at Guantanamo Bay. 

"^ hi its motion for order to show cause, respondents erroneously listed Khandan v. Bush , 
No. 05-CV-1697 (PLF), as a petition authorized through direct contact with counsel. See Resps' 
Mot. at 8, n. 6. 

^ Petitioners improperly blame respondents for certain "unanswered factual questions" 
regarding the circumstances under which the detainees for whom habeas relief is sought were 
notified of their ability to seek habeas relief. Not only does this ignore that it {^petitioners ' 
burden to establish that these detainees are unable to challenge the legality of their detention so 
as to justify next fi-iend standing in these cases, see Whitmore , 495 U.S. at 154 ("[BJefore a 
federal court can consider the merits of a legal claim, the person seeking to invoke the 
jurisdiction of the court must establish the requisite standing to sue . . ."); id at 163 ("'[N]ext 
friend' standing is by no means granted automatically to whomever seeks to pursue an action on 
behalf of another."), it disregards the fact that a large number of pro se and other petitions have 
been filed in response to the notices provided to detainees regarding their ability to contact the 
Court or others to pursue habeas relief 

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Case1:05-cv-01458-UNA-AK Documents Filed 09/22/2005 Page 8 of 18 

The purported "next friends" in the above-captioned cases have also yet to demonstrate 
that they have a "significant relationship" with each detainee such that they are "truly dedicated 
to the[ir] best interests." See Whitmore , 495 U.S. at 163-64. Aside from some skimpy 
"authorizations" attached to the petitions that suggest nothing more than that the purported next 
friends are aware of other individuals detained at Guantanamo Bay, petitioners have not provided 
any evidence to show that the detainees seeking "next friend" status have any sort of "significant 
relationship" with the detainees on whose behalf they claim to seek habeas relief.^ The Court is 
left with no basis from which to conclude that these so-called next friends know the other 
detainees in any meaningful way so as to ensure that they will genuinely pursue the other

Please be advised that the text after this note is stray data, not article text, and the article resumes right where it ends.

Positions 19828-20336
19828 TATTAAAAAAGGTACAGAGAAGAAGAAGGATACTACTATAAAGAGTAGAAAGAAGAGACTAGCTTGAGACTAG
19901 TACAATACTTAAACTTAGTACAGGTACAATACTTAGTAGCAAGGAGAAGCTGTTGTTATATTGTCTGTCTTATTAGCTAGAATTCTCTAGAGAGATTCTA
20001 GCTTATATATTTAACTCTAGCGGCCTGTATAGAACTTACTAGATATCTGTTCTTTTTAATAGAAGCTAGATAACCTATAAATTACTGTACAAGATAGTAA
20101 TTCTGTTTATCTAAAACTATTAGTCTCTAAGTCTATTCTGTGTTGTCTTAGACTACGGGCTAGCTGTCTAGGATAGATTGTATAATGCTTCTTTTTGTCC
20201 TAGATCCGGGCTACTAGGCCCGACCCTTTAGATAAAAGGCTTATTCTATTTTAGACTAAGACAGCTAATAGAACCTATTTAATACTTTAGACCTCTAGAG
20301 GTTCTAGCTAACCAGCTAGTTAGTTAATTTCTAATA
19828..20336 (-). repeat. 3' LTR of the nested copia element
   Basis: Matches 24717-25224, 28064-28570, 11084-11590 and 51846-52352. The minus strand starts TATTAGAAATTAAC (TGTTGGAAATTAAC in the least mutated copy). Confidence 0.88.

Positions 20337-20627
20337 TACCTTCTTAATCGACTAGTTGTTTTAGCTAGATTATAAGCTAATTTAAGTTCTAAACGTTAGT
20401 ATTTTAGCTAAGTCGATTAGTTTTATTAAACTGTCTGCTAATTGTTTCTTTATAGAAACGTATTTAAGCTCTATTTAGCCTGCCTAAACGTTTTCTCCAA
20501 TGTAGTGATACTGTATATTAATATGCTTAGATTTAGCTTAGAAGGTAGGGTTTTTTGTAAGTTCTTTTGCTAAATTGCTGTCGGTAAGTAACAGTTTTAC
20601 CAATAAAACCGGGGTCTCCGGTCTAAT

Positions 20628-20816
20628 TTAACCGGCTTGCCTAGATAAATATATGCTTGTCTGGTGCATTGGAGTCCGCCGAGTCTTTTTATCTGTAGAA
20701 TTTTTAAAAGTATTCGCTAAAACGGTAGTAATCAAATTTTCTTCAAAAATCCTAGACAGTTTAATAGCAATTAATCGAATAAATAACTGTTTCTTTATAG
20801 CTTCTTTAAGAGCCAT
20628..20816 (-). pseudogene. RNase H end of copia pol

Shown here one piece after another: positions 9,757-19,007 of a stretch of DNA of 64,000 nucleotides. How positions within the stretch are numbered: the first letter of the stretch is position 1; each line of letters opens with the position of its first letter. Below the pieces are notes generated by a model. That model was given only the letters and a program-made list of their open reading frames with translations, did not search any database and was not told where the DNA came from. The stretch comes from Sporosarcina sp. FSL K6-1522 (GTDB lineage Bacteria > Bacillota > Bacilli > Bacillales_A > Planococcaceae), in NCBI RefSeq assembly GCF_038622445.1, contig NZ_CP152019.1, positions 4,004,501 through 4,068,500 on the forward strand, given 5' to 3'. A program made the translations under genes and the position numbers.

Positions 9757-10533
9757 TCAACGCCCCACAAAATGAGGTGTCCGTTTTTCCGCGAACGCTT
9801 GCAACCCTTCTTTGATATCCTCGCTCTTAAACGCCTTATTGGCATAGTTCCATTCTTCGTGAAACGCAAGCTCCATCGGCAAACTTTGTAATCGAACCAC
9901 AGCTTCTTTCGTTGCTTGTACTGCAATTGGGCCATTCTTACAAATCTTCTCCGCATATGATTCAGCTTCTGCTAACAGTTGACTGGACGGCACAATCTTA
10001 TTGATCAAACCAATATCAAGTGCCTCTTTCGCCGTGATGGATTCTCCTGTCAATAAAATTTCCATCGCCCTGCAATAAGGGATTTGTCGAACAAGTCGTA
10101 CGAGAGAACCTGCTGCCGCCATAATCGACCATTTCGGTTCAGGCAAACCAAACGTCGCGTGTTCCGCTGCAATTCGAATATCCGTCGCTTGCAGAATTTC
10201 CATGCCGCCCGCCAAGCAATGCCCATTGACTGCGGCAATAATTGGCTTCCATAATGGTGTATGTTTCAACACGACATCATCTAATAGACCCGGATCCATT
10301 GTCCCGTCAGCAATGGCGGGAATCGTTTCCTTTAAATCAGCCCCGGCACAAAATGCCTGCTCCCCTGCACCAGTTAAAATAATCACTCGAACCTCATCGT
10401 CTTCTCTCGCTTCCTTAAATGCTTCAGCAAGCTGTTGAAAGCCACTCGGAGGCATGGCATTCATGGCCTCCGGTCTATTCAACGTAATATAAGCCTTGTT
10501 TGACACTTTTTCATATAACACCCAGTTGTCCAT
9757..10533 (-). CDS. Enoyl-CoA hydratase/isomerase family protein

detainees' desires and interests, which is one of the primary motivations behind the next friend 
standing doctrine. See Whitmore , 495 U.S. at 164 ("These limitations on the 'next friend' 
doctrine are driven by the recognition that it was not intended that the writ of habeas corpus 
should be availed of, as a matter of course, by intruders or uninvited meddlers, styling themselves 
next friends.") (internal quotations omitted). Absent proof that evidences a significant 



^ Former detainee Moazzam Begg's supplemental declaration in Al Wirghi v. Bush , No. 
05-CV-1497 (RCL), which cites one brief and isolated encounter between Mr. Begg and 
petitioner Adil Bin Muhammad Al Wirghi in November 2004, does not establish the type of 
meaningful significant relationship that would justify next friend standing in this case. See Al 
Wirghi 0pp., Ex. 1. Similarly, the memorandum attached to the September 8, 2005 Declaration 
of Sabin Willett filed in Kiyemba v. Bush , No. 05-CV-1509 (RMU), which provides only rough 
physical descriptions and possible camp locations of the detainees for whom habeas relief is 
sought, is also insufficient to demonstrate the existence of a significant relationship that would 
serve to invoke the Court's jurisdiction. See Kiyemba 0pp. at 9. Moreover, to the extent that 
counsel argue that assertions by other detainees, Abu Bakker Qassim and Adel Abdul Hakim, 
prove that the Kiyemba detainees desire to challenge the legality of their detention, such 
information has no bearing on whether Jamal Kiyemba, the purported next friend in that case, 
possesses a significant relationship to the detainees on whose behalf he is seeking habeas relief 

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Case1:05-cv-01458-UNA-AK Documents Filed 09/22/2005 Page 9 of 18 

relationship, petitioners cannot demonstrate proper next friend standing, and the Court cannot 
exercise jurisdiction over the petitions in the above-captioned cases. 

Because petitioners have not satisfied either requirement for next friend standing as 
articulated by the Supreme Coiort in Whitmore , petitioners seek to blame respondents for their 
own failures by asserting baseless accusations of respondents' allegedly obstructionist behavior 
which supposedly left petitioners with no recourse but to file jurisdictionally deficient petitions. 
For instance, petitioners complain that respondents' own notification to detainees advised them 
that they could "ask a friend" to file petitions on their behalf without also informing them that 
certain jurisdictional requirements must also be met, and that counsel have been unable to 
identify family members who can act as next friends because respondents refuse to give them a 
list of all detainees at Guantanamo Bay. Knowledge of the next friend standing requirements and 
counsel's ability, or lack thereof, to locate detainees' family members is of no consequence. 
Petitioners cannot escape the fundamental legal principle that "[i]n every federal case, the party